Book review: The Candidate
Author: Anirudh Bhattacharya
Publishing House: Penguin Books
Indian politics is an absurdist's delight. Where else would you have a prime ministerial candidate tom-tomming his 56-inch breast, and another whose only real qualification is his family name? It's a pity that such few writers have tried a hand at penning a satire on Indian politics and elections. Toronto-based journalist Anirudh Bhattacharyya fills the gap with The Candidate, a novel about an NRI techie who comes back to India after losing his job in the 2008 economic recession and finds himself a candidate fighting general elections from rural Bengal.
Jaideep 'Jay' Banerjee, Bhattacharyya's protagonist, is not just no politician, he's also completely innocent of the ways of Indian politicians, having lived abroad for two decades. He's honest, wants to improve the lives of his electorate and somewhat naïve — all qualities that his party workers believe will not bring in the votes and so try hard to get him to change. Will Jay win the elections, his integrity intact in the anything-goes world of electoral politics?
Excerpts from an interview with the author, in India to observe the elections.
Is this book drawn from your experience as a reporter?
To an extent, yes. I have covered a few election cycles in Bengal and have travelled extensively through the state. That came in very handy. (A few years ago) I was looking through my notes and felt I should write about it, but in a way that I don't get sued or stoned. I figured the best way to do that would be to fictionalise.
Are any of the characters based on real people?
Having covered politics in India for a long time, spent many days on the campaign trail with various people across the spectrum, I have lots of friends in politics so I am not going to name anyone. But a lot of characters have kernels of various people. And I want people to play the game — identify who this or that person could be.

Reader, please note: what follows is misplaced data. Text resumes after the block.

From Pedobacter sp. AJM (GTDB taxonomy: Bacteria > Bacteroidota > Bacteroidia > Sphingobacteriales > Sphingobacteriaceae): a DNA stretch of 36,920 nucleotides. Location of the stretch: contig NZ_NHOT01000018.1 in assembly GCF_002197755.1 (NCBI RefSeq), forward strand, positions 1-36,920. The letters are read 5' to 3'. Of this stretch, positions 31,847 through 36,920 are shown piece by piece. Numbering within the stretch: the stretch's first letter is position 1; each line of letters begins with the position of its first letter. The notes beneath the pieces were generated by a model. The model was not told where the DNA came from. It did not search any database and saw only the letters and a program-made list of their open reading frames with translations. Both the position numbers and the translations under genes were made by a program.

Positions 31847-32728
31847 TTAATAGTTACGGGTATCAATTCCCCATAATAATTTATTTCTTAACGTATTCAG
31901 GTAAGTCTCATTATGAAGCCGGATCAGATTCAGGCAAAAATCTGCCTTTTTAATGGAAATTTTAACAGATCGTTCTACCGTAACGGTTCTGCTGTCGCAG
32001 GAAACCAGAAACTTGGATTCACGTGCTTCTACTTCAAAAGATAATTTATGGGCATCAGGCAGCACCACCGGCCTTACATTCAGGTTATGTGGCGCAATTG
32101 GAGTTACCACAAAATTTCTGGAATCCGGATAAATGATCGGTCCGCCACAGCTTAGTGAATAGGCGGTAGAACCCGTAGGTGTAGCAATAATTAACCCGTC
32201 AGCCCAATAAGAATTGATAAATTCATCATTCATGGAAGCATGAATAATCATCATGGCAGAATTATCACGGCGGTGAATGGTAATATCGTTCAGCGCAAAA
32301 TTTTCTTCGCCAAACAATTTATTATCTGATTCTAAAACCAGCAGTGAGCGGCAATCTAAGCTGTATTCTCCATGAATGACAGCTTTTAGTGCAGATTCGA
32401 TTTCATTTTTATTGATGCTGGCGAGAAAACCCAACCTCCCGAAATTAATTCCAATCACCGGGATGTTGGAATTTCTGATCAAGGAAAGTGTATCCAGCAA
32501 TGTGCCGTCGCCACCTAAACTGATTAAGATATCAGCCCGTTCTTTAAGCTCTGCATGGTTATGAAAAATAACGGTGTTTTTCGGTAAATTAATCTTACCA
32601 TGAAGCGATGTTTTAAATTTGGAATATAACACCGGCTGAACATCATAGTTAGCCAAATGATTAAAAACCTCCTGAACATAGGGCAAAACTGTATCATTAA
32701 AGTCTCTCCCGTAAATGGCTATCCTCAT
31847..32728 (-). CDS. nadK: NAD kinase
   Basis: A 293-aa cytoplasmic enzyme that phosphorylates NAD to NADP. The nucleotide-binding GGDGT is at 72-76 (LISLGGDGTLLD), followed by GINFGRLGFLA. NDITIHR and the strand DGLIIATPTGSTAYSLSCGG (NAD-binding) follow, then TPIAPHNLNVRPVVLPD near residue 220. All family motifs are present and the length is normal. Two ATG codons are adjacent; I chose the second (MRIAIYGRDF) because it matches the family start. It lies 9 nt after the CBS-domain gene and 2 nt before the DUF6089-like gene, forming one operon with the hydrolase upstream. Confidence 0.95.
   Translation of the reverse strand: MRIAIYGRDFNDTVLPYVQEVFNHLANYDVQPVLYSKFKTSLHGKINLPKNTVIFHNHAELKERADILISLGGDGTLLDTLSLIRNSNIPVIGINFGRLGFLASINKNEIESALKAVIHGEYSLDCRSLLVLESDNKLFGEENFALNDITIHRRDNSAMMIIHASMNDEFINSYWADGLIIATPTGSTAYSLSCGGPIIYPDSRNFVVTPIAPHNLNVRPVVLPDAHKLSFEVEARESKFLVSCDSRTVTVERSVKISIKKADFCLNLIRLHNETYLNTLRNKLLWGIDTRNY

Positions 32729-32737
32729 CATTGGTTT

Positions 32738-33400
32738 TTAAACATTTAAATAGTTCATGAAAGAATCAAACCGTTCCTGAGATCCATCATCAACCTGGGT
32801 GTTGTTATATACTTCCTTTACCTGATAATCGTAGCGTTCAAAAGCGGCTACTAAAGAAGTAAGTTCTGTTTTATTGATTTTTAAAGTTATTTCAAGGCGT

Is Jay modelled on Arvind Kejriwal?
I started writing this book towards the end of 2012 when Kejriwal was a mere blip on the radar. Jay is not Kejriwal. He's very much an inadvertent candidate, more or less pressured into it by his friend, the prototypical slime ball politician. But all of us in India are armchair critics and politicians who have definite opinions on the way things should be, and feel that if I ever get into politics this is what I would do. I think Jay reflects the candidate within all of us.
Why Bengal? Is it because being Bengali, you were familiar with the language, the ethos, or is it that Bengal elections are more absurd than, say, those in Maharashtra?
The Bengal elections are in a complete league of their own. For one, there's the concept of 'scientific' rigging. And now with the Trinamool Congress, it just layers bizarreness upon bizarreness. The only other state that comes close is Tamil Nadu. Maybe Delhi is getting that way, with a new political entrant that is creating drama.
Given that it provides rich material, why aren't satires written on Indian politics? Do we lack a sense of humour?
I have always wondered why. I can't think of anything beyond Raag Darbari. And in English, just about the only book I recollect is Anurag Mathur's Making the Minister Smile, his second book after The Inscrutable Americans. No, it isn't that we can't laugh at ourselves — look at all the online satire. Maybe we don't like getting sued and stoned. Also, the level of absurdity in Indian elections is truly difficult for satirists to keep up (with). I have a passage on election symbols and prohibitions on symbols being allowed close to an election centre because it may influence voters — I don't know what they do with the hand though. And then, in the assembly elections in December, the Congress was asking them to cover up lotus ponds. I wish I had thought of that!